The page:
The legacy of love blog

Should my 18 year old have a will?

In Alberta, most people have to be 18 years of age to write a will. There are a variety of exceptions to this rule, for example if you a minor has a child or is a member of the military then you may be able to write a will while you are a minor. However, by and large most minors are unable to create a will in Alberta until their 18th birthday. 

Should your child write a will when they turn 18?

Like so many things in life, the answer depends on your child circumstances. Some reasons to...

Continue reading...

Capacity: What Can Be Done Without It?

In a former post we discussed the requirement of capacity: what it meant and why it is important. This post is a follow-up on what a person can do if a loved one does not have capacity, but needs to give someone to the ability to act as Agent and Attorney for them. 

If not a Power of Attorney and Personal Care Directive than what?

In Alberta, if an adult is not capable of making financial decisions then a trustee is appointed. If the individual also requires someone to make...

Continue reading...

Protecting yourself when you're not able

One of the most abused legal documents is the Power of Attorney. It can give power to a person who might misuse it and leave you powerless in controlling your own life. Same goes for a Personal Care Directive because if this document is ill-prepared, you could end up receiving medical care in a way you never wanted. However, without these documents, you and your family could face costly litigation to unfreeze your assets, or you may be resuscitated when you didn’t want to be. At Estate...

Continue reading...

How is legal (in)capacity determined in Alberta?

Legal capacity addresses a person’s ability to understand the nature and consequences of making decisions that:

A) are legally binding

B) affect their rights, responsibilities, obligations, and legal entitlements, as well as those of others

Examples of these decisions include entering, buying or selling a home or business; initiating a lawsuit; and executing a Health Care Directive, Power of Attorney, or will. Someone who lacks legal capacity (in other words, is legally incapacitated)...

Continue reading...

What a Personal Care Directive can and cannot achieve

A personal care directive  (PCD) is a legal document that enables you to indicate how, why, and by whom your personal care decisions may be made in the event that you cannot make them on your own. In Alberta, your PCD is placed in your Green Sleeve, an advanced care planning document that conveys your wishes regarding medical, resuscitation, and comfort care to your doctors and other medical support staff.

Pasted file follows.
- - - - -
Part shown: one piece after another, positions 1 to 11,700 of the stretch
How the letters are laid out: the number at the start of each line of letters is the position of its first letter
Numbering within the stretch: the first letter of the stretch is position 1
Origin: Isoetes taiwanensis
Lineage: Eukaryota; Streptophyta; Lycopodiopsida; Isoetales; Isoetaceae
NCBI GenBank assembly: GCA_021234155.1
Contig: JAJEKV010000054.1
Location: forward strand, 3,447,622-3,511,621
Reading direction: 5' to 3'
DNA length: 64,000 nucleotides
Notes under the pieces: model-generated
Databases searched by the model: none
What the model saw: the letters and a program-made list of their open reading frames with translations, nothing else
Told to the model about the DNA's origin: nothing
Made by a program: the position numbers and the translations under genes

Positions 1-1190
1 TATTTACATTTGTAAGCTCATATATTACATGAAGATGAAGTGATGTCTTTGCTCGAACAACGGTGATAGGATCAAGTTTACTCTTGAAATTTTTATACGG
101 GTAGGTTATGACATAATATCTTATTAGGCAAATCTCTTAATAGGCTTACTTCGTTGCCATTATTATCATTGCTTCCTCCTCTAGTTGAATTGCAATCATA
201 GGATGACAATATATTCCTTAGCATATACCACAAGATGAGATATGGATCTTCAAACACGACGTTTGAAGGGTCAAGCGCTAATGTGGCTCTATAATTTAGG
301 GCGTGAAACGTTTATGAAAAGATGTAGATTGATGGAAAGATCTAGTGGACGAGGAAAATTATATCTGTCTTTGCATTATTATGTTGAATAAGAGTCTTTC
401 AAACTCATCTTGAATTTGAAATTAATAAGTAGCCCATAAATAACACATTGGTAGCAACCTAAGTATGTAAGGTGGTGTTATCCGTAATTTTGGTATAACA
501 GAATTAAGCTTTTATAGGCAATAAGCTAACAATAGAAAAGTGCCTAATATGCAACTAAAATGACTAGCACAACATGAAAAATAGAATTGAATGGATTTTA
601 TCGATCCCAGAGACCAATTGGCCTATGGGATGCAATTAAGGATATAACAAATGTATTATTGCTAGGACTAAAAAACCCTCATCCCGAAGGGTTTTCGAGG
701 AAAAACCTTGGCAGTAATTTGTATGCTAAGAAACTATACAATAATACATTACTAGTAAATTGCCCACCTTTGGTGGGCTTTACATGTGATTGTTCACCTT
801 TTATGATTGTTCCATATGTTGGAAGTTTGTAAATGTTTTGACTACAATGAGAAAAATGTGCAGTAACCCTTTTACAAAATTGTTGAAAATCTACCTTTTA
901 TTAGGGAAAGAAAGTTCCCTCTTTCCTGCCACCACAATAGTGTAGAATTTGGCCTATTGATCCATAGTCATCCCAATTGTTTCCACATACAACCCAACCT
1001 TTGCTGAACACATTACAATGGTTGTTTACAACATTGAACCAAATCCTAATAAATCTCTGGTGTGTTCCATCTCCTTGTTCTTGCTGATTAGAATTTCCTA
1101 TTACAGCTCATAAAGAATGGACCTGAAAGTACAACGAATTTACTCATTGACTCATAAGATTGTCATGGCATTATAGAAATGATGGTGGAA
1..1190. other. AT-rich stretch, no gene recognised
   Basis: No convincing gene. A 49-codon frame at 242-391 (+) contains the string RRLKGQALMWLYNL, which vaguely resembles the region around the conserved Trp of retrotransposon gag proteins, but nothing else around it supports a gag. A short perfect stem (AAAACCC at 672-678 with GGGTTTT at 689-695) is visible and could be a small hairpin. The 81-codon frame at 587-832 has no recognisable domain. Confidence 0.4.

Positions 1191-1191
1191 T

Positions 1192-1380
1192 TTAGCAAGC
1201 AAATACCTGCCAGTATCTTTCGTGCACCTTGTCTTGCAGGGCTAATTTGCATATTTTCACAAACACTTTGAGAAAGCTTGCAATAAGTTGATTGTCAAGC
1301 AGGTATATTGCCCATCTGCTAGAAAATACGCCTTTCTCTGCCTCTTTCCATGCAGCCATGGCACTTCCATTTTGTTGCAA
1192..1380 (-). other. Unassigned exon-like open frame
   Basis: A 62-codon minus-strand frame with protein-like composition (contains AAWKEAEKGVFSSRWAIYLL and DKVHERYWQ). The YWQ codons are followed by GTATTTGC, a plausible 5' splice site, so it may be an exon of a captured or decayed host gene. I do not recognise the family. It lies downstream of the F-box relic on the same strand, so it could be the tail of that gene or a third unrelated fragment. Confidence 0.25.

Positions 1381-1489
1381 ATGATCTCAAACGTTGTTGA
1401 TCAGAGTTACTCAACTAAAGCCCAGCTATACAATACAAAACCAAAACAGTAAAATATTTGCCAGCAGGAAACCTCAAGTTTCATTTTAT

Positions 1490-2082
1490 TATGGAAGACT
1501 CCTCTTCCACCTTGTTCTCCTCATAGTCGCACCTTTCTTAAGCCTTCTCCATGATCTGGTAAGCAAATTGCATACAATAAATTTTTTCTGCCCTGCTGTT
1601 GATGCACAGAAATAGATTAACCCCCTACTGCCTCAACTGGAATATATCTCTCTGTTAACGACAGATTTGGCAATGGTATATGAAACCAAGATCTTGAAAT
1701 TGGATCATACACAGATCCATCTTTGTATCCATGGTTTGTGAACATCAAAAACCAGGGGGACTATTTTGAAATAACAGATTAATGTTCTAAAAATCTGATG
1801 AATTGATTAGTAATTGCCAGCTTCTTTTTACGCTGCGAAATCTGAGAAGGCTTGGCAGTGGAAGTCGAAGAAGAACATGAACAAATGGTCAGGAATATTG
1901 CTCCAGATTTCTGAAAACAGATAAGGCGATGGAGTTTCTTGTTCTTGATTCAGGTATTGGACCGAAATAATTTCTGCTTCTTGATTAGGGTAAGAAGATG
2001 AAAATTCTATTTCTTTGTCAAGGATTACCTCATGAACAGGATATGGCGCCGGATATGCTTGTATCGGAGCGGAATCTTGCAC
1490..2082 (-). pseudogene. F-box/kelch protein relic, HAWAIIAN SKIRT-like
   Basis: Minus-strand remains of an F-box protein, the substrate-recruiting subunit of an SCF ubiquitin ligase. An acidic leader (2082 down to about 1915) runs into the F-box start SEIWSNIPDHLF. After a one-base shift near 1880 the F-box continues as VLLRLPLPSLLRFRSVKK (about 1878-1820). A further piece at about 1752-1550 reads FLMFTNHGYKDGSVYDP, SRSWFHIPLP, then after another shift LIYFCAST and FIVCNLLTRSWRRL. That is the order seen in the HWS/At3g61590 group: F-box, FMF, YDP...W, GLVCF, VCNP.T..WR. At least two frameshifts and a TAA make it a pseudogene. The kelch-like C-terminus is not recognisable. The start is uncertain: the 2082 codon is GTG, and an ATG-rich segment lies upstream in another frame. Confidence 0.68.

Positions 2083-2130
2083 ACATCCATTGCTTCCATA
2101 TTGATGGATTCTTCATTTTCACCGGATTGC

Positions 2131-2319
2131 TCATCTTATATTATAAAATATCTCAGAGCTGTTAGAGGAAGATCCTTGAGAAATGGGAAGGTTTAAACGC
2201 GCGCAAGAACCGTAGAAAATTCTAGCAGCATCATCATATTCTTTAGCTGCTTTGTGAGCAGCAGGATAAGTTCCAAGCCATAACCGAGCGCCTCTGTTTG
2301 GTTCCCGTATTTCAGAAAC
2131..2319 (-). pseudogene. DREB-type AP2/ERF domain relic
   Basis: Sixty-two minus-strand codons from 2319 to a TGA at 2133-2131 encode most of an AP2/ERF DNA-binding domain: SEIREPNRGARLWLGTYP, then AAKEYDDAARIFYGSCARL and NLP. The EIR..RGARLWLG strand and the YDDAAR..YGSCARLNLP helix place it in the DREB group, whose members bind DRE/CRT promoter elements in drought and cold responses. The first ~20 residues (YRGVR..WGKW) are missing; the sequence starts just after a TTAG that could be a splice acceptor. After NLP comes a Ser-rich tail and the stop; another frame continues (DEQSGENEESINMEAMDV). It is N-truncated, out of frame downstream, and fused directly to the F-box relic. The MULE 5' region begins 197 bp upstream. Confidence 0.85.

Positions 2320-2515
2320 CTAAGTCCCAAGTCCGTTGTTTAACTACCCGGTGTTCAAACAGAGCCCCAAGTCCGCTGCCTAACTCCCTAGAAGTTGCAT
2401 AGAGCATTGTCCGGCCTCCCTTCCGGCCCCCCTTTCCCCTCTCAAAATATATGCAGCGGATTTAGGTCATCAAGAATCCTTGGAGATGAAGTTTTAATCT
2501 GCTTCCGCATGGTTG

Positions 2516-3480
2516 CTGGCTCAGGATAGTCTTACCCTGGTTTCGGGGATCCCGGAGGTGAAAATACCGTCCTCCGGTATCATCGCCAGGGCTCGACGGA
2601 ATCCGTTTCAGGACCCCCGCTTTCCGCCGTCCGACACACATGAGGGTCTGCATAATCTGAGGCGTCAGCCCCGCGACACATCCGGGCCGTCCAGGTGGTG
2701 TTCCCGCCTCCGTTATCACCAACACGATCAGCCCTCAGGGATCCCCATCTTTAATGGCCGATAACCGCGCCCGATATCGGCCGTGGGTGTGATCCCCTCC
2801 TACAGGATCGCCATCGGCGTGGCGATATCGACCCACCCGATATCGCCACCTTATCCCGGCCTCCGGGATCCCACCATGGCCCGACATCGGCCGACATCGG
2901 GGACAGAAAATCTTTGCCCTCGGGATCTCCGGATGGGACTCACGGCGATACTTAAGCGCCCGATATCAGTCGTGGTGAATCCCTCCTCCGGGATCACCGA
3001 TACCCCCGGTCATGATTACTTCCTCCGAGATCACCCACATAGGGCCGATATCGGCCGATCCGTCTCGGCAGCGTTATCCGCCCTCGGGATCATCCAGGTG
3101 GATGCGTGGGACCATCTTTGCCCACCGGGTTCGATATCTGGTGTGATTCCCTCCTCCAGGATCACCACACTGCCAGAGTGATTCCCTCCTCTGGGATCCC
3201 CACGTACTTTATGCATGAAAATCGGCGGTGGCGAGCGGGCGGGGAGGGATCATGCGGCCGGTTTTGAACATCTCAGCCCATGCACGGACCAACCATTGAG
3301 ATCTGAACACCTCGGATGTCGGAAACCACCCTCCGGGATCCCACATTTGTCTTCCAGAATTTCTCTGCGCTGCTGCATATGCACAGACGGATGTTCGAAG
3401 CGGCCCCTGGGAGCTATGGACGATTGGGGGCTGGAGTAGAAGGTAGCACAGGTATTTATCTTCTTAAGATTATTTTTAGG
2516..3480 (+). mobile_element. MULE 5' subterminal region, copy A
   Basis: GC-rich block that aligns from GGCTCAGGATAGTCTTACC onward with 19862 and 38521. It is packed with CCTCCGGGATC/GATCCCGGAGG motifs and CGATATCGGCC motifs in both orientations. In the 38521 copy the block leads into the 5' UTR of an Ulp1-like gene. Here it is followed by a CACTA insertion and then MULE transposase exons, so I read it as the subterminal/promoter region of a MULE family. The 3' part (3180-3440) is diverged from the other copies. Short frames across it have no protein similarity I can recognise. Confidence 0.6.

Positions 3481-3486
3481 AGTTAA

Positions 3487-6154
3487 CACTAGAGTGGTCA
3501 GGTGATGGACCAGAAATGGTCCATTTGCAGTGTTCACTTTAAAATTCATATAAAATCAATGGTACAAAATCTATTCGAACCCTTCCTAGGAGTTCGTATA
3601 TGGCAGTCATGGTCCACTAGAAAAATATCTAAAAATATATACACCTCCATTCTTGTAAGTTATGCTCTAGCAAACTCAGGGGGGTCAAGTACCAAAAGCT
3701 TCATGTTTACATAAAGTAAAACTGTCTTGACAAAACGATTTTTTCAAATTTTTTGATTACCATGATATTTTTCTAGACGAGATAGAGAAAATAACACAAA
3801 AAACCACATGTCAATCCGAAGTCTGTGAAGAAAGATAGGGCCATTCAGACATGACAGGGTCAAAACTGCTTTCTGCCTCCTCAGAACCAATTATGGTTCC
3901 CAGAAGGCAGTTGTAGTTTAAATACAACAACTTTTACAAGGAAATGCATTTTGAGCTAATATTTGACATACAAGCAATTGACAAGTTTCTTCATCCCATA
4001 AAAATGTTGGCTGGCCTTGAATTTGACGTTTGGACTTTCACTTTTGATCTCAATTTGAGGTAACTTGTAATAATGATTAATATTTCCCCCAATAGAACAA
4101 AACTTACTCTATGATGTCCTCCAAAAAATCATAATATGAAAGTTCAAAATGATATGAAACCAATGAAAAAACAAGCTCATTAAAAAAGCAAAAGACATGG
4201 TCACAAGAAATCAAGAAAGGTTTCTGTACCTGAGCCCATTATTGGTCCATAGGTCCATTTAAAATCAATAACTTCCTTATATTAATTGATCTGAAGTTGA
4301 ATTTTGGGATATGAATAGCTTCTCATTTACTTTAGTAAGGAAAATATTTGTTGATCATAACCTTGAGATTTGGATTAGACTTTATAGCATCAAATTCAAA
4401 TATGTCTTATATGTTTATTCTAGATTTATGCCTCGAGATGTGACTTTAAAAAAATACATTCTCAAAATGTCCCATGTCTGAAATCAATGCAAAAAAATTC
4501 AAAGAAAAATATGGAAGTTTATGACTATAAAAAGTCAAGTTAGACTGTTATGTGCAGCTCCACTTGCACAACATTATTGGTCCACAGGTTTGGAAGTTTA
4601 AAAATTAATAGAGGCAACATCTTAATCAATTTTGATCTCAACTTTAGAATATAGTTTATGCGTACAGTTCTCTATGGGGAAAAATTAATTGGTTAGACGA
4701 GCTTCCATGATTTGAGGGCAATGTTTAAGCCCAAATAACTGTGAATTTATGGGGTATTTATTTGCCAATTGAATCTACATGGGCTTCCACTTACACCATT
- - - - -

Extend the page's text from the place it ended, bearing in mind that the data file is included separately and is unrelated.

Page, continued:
Because a personal care directive is an estate planning document, there is some...

Continue reading...

What you need to know about Green Sleeves

In Alberta, Green Sleeves are often referred to as ‘medical passports.’ They are green plastic pockets that keep your advance care planning documents in a single, easily accessed place. In an emergency situation, Alberta medical providers can review the contents and know what your wishes are. In Alberta most people keep these green plastic envelopes on the refrigerator door where emergency personnel can grab these documents if you can not express your wishes.

Green Sleeves contain...

Continue reading...

Remember, Estate Planning isn’t just for old people

A near-universal assumption seems to be that estate planning is only necessary if you’re old and / or wealthy.  You’re young, still working for a living, and have a long way to go before you need to think about the distribution of your assets, right?

Hopefully that will turn out to be the case, but the reality is that we can’t see the future. Something could happen tomorrow that hampers our ability to make medical decisions or even manage our assets. Younger people also...

Continue reading...

What your will can and cannot do, Part 2: The Limitations

Although your will is an important estate planning document, there are certain tasks and directives that it cannot accomplish. Understanding these limitations is essential to determining whether you require additional estate plans to ensure that your assets—as well as those you love—are protected in the future.

You cannot create a Personal Directive

A Personal Directive, otherwise known as a Living Will, is a legal document that provides a designated agent with the authority to...

Continue reading...

phone: +1 (780) 458-8228
fax: +1 (780) 930-1506

200 Carnegie Drive, Suite 101, St. Albert, Alberta, T8N 5A8
Get Directions

Close

Ready to protect
your loved ones?

Sign up and we'll help you make plans that protect the people you care about most.